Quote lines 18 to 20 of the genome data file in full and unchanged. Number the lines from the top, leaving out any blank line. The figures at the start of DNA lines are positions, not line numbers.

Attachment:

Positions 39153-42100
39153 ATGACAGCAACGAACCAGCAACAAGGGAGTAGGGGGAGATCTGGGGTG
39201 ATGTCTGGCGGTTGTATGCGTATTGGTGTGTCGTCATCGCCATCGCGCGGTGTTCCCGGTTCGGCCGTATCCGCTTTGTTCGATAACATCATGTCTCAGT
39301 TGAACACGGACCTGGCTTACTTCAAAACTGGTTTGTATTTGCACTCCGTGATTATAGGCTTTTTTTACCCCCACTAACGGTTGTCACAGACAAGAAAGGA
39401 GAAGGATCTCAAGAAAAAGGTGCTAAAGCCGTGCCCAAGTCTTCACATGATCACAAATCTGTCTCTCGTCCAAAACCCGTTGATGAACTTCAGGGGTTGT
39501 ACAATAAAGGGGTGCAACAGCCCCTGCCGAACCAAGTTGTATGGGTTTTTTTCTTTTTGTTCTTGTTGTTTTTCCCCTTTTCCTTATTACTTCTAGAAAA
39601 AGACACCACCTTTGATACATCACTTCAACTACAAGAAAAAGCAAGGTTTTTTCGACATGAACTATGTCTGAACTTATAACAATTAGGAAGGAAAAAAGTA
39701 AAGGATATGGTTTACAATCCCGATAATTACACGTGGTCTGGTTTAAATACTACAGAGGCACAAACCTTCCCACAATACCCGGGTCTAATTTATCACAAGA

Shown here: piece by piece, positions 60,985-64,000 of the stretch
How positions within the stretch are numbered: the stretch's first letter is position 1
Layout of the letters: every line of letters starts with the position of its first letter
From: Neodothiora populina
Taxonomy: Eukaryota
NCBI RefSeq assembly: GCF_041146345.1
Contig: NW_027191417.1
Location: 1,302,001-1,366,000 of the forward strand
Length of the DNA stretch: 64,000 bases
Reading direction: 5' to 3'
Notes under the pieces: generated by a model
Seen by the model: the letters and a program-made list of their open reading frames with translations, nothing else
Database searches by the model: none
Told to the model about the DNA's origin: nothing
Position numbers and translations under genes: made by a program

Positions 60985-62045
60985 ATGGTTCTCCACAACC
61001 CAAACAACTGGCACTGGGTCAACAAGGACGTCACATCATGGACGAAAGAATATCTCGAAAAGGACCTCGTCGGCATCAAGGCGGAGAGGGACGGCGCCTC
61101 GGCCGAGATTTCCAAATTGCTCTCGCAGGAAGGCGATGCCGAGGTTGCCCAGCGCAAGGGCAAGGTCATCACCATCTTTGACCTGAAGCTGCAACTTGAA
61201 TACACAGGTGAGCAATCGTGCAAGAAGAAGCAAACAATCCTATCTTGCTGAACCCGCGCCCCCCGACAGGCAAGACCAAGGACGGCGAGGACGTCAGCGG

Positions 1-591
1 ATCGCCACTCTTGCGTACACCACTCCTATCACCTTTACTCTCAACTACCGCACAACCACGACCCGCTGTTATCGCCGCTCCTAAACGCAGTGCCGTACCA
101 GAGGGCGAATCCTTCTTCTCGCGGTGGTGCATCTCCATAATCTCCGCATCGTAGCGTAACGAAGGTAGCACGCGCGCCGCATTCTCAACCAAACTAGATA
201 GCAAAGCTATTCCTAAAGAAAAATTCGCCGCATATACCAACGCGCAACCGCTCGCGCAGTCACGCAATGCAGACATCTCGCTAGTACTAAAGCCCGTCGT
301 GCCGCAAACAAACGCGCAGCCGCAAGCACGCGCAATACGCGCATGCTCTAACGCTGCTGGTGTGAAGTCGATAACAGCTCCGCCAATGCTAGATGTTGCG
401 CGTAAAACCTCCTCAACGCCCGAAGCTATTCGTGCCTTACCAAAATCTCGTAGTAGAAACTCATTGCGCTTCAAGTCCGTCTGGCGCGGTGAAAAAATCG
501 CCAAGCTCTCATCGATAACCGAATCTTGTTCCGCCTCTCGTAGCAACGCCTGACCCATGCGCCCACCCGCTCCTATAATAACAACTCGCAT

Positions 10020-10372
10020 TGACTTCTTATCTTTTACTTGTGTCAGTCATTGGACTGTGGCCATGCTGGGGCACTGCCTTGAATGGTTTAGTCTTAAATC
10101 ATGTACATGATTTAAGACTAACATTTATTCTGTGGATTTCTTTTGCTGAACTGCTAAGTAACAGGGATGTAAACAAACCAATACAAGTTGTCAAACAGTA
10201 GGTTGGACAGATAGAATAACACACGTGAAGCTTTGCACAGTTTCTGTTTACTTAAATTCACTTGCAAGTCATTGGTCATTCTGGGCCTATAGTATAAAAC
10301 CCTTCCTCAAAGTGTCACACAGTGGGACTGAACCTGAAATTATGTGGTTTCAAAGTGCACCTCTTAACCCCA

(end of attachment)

Reading direction: 5' to 3'
Notes under the pieces: generated by a model
Seen by the model: the letters and a program-made list of their open reading frames with translations, nothing else